European loan portfolio markets take a breather as the majority of banks report NPL ratios below 3%
This ninth edition of our benchmark Deleveraging Europe report highlights increasing diversification in asset classes and loan types traded in portfolio sales, as the European banking sector reduces its overall NPL ratio to 3%, with three quarters of banks reporting an NPL ratio below this average.
The volume of European loan portfolio sales has been steadily increasing over recent years, reaching a record €200bn traded in 2018. 2019 has been off to a somewhat quieter start as investors and banks digest last year’s deals, and the European banking sector reaches an average NPL ratio of 3% for the first time since the global financial crisis.
Key themes highlighted in this report include
- Italy and Spain continue to drive European deal volumes, having each seen over €50bn traded in both 2017 and 2018.
- Portuguese and Aegean banks are still saddled with Europe’s highest NPL ratios despite deal volumes in the countries more than doubling since 2017.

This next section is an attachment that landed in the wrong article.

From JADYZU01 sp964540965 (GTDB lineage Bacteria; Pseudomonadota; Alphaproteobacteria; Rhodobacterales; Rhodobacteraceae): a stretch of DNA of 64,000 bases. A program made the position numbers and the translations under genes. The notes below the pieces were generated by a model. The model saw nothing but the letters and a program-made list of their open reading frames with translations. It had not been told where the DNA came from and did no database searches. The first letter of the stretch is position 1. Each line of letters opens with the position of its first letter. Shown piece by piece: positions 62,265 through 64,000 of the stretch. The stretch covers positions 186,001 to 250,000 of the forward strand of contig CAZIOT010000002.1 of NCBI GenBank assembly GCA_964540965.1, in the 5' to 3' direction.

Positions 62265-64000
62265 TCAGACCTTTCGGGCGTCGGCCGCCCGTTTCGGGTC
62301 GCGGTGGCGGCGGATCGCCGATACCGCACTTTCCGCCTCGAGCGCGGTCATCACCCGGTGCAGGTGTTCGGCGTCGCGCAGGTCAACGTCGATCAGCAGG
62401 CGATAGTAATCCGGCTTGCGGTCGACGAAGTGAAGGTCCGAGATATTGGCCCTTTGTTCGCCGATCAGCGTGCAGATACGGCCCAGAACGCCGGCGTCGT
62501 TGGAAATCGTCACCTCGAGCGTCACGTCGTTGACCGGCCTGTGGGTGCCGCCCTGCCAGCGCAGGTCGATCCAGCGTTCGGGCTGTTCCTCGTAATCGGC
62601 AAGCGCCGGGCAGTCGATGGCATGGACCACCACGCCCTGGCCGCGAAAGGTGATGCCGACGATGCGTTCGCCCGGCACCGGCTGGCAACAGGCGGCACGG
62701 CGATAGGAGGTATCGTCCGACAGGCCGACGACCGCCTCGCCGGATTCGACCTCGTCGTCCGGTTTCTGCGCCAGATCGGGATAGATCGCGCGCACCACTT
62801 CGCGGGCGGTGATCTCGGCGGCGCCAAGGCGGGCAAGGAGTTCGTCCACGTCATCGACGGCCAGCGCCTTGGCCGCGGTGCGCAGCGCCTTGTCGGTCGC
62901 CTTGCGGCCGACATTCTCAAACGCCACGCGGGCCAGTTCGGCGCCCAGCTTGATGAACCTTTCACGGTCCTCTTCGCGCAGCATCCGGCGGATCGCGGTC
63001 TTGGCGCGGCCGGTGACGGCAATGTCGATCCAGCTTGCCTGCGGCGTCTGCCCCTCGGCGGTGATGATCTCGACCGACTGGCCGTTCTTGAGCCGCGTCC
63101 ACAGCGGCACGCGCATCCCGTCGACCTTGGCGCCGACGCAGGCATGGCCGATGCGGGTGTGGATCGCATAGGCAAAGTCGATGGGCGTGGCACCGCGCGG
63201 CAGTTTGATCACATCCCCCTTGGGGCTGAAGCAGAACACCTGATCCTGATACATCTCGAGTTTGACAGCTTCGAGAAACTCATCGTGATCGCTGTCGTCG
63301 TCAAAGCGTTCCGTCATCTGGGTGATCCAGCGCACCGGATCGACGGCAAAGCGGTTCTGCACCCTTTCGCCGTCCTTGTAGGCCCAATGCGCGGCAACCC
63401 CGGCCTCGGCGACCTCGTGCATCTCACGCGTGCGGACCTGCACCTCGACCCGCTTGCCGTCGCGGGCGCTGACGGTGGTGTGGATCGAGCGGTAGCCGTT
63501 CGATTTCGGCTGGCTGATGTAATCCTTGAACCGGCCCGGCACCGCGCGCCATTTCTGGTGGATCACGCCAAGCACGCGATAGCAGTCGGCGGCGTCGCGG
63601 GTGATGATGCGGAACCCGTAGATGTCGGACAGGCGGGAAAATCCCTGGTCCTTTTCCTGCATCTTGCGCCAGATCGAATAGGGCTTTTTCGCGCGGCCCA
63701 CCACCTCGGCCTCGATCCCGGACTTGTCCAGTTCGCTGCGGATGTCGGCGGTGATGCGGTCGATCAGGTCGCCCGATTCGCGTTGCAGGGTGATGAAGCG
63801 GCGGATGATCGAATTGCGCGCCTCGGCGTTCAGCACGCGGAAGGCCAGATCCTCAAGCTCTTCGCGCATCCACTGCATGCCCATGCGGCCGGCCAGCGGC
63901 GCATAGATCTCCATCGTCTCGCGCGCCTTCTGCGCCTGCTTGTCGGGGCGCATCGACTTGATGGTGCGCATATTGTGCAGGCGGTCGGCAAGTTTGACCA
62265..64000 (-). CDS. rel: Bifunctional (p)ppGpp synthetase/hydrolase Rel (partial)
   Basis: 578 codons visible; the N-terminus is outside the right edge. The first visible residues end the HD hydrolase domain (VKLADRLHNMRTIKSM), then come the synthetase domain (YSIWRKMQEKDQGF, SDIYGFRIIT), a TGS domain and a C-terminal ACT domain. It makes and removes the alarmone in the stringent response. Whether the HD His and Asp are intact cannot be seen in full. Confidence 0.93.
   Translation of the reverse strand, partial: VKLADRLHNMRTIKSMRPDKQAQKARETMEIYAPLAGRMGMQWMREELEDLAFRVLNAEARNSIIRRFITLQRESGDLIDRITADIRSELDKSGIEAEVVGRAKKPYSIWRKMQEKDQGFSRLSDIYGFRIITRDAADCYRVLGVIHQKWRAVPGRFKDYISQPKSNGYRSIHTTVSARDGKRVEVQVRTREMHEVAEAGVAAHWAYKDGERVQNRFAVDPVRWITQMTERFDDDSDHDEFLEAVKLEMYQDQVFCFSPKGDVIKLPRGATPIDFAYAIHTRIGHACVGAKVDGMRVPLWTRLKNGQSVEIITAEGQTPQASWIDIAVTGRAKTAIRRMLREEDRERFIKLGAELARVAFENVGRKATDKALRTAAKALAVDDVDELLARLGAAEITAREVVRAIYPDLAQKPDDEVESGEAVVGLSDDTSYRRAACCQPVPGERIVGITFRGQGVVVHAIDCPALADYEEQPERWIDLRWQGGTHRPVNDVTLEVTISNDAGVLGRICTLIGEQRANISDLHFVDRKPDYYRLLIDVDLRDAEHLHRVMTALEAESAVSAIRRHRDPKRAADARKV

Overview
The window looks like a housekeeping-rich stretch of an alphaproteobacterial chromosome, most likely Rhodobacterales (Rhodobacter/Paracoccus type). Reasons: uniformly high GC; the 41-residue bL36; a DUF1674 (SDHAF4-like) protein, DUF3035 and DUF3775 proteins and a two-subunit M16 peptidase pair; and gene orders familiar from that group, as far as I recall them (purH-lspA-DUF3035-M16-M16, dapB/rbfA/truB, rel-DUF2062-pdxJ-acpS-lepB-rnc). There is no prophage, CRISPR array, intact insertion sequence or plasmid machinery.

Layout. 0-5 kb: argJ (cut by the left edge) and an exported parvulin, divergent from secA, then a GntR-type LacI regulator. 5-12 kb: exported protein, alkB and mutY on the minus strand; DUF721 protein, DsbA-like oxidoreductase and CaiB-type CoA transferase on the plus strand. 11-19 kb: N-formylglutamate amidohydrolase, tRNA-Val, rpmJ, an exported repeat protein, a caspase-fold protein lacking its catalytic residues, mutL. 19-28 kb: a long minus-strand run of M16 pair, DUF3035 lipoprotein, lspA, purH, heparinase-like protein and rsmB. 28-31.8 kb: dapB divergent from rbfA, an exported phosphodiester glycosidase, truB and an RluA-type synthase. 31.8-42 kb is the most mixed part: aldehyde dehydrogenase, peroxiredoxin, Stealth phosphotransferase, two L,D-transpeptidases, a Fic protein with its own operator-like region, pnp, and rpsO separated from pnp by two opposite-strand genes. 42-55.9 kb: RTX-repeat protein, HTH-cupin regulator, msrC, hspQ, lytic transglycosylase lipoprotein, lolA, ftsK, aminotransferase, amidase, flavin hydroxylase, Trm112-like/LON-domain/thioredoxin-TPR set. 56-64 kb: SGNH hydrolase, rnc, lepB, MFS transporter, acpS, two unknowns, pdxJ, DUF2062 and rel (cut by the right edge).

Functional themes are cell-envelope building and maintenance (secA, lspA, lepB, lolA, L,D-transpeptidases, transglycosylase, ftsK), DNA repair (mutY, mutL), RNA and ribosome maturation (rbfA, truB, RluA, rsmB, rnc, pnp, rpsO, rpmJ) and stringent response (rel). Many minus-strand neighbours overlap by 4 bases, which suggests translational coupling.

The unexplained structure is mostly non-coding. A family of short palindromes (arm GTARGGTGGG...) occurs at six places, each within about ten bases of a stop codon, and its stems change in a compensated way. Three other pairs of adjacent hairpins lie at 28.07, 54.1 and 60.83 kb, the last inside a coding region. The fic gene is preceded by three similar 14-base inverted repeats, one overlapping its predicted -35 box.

- Having broadly brought their NPLs under control, European banks are shifting focus to their stocks of non-core and sub-performing assets (UTPs) and foreclosed properties (REOs).
- European banks continue reducing exposure to ship financing, as the ‘synchronised slowdown’ in global trade hits margins and profitability in the sector.
- Demand for third-party loan servicing expertise is increasing, with regulatory developments fostering professionalism and consolidation in an increasingly international market.
The following countries examined in the study
- United Kingdom
The market for loan portfolios is now shifting to new asset classes and loan types, including the “sub-performing” unlikely-to-pay (UTP) loans in Italy, real estate owned (REO) assets in Iberia, as well as ship financing. Investors are also increasingly looking farther afield, as highlighted in our second Deleveraging Asia report which received significant interest and coverage from Debtwire, Bloomberg, and global financial media.